The FAA does not have an age limit for pilots flying under Part 135 regulations, however ICAO specifies an age limit of 65 (with other restrictions after the age of 60).

The NBAA has a nice Age 60 Briefing which discusses this, but at the end they say:

Most of the States that have authorized their pilots to fly as pilot-in-command in commercial air transport operations after they reach the age specified in also authorize pilots holding a license issued or validated by another States to fly in their own airspace under the same condition.

However, ICAO does not collect information on States authorizing pilots to fly in their airspace after reaching the age of 60 and cannot provide information on the subject. Pilots seeking such information must contact individual Civil Aviation Authorities.

Is there any resource available which covers which countries allow pilots to fly over the age of 65? For instance, I know that Europe does not allow it, but that some others do. I am particularly curious the countries close to the US, such as Canada, Mexico, the Bahamas, and those in the Caribbean, Central and South America.

  • 6
    $\begingroup$ Getting up there, are we? :) $\endgroup$
    – CGCampbell
    Commented Jun 3, 2015 at 18:52
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    $\begingroup$ @CGCampbell Lol, actually no. But I want to know what my options are if I hire someone who is. ;-) $\endgroup$
    – Lnafziger
    Commented Jun 3, 2015 at 20:30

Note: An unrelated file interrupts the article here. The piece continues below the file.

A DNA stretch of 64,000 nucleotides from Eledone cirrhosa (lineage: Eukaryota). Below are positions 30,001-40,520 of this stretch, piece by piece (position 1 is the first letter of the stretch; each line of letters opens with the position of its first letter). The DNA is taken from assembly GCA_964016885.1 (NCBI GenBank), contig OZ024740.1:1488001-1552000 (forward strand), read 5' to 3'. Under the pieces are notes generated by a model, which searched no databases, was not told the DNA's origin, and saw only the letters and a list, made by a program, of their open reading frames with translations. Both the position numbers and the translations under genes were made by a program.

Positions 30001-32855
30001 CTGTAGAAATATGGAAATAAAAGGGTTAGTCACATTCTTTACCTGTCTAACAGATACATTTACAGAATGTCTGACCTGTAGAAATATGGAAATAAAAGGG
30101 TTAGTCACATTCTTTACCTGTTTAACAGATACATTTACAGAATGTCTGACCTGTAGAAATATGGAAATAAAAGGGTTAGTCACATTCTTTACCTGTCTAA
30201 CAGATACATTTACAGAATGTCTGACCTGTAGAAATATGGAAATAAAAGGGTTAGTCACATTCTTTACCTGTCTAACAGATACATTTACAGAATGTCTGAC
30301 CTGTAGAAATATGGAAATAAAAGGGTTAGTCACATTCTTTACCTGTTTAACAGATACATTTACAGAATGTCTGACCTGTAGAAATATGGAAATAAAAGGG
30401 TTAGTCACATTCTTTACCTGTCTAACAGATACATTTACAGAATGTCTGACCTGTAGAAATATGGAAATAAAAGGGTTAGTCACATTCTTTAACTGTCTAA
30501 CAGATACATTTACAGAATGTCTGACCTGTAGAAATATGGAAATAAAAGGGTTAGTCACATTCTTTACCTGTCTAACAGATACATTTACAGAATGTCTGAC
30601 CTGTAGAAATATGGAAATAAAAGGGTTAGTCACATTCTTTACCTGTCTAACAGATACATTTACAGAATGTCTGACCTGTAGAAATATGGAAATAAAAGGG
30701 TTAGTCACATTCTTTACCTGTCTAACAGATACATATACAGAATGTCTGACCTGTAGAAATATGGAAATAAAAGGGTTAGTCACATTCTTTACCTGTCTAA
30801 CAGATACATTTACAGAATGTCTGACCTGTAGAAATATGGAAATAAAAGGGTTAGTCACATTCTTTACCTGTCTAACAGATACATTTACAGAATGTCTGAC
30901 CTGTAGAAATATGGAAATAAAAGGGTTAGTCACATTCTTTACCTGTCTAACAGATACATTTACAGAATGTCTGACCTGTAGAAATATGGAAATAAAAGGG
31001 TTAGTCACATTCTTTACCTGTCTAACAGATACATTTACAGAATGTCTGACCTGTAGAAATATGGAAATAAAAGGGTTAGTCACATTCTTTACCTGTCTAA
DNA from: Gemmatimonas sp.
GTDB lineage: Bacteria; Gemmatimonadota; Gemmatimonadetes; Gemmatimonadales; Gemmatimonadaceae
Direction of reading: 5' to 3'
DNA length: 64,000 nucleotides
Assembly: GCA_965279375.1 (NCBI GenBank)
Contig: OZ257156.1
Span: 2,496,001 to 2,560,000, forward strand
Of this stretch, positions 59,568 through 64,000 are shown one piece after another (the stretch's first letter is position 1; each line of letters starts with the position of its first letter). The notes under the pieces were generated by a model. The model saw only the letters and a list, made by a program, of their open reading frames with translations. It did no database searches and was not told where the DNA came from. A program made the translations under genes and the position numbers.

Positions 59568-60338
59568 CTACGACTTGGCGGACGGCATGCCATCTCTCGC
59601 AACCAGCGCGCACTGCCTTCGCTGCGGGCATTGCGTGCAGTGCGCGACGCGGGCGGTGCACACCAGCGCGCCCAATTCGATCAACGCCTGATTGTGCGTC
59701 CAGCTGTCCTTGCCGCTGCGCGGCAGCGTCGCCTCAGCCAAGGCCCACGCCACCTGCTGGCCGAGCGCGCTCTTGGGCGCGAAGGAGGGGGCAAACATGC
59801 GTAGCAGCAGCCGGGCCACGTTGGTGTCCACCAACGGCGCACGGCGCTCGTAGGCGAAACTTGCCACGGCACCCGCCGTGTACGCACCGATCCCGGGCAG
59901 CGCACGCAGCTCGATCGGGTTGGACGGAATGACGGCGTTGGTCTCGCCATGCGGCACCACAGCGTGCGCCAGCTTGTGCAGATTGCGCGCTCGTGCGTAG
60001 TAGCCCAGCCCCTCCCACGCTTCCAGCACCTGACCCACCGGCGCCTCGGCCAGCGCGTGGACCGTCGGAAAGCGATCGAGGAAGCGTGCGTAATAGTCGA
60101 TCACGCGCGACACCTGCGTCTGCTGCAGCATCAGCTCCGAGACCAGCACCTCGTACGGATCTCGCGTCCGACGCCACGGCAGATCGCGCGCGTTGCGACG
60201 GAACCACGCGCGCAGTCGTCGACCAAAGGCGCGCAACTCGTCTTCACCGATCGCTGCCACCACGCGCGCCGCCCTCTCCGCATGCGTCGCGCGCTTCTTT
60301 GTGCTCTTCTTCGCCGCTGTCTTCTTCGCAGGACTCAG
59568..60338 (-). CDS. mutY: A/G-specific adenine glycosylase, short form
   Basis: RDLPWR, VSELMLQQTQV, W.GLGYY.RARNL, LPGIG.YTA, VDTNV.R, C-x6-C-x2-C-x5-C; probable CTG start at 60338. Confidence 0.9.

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    $\begingroup$ Are you looking for a list? Or what happens to a 70 year old flying into a country with the age 65 limit? $\endgroup$
    – Ben
    Commented Jun 4, 2015 at 10:16
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    $\begingroup$ @ben I'm looking for a list or resource that can be used to determine if a particular country applies the age 60 rule, thanks. $\endgroup$
    – Lnafziger
    Commented Jun 4, 2015 at 16:42

2 Answers 2


Australia, Austria, Brazil, Canada, Costa Rica, New Zealand, Russian Federation, Senegal, and Ukraine

According to a 2006 ICAO report (mentioned also in this presentation) (emphasis mine),

Nine States (Australia, Austria, Brazil, Canada, Costa Rica, New Zealand, Russian Federation, Senegal, and Ukraine) have no upper age limit, whereas fifty-five have an upper age limit higher than 60 years, ranging from 62 to 72 years.

This, of course, applies only to domestic flights, not international flights, as I imagine you have already read about:

The ICAO Council adopted on 10 March 2006 an amendment to Annex 1 — Personnel Licensing that increases by five years the upper age limit for commercial pilots operating two-pilot aircraft, subject to conditions. The new provisions become applicable on 23 November 2006 and read as follows: A Contracting State, having issued pilot licences, shall not permit the holders thereof to act as pilot-in-command of an aircraft engaged in international commercial air transport operations if the licence holders have attained their 60th birthday or, in the case of operations with more than one pilot where the other pilot is younger than 60 years of age, their 65th birthday. Recommendation.— A Contracting State, having issued pilot licences, should not permit the holders thereof to act as co-pilot of an aircraft engaged in international commercial air transport operations if the licence holders have attained their 65th birthday.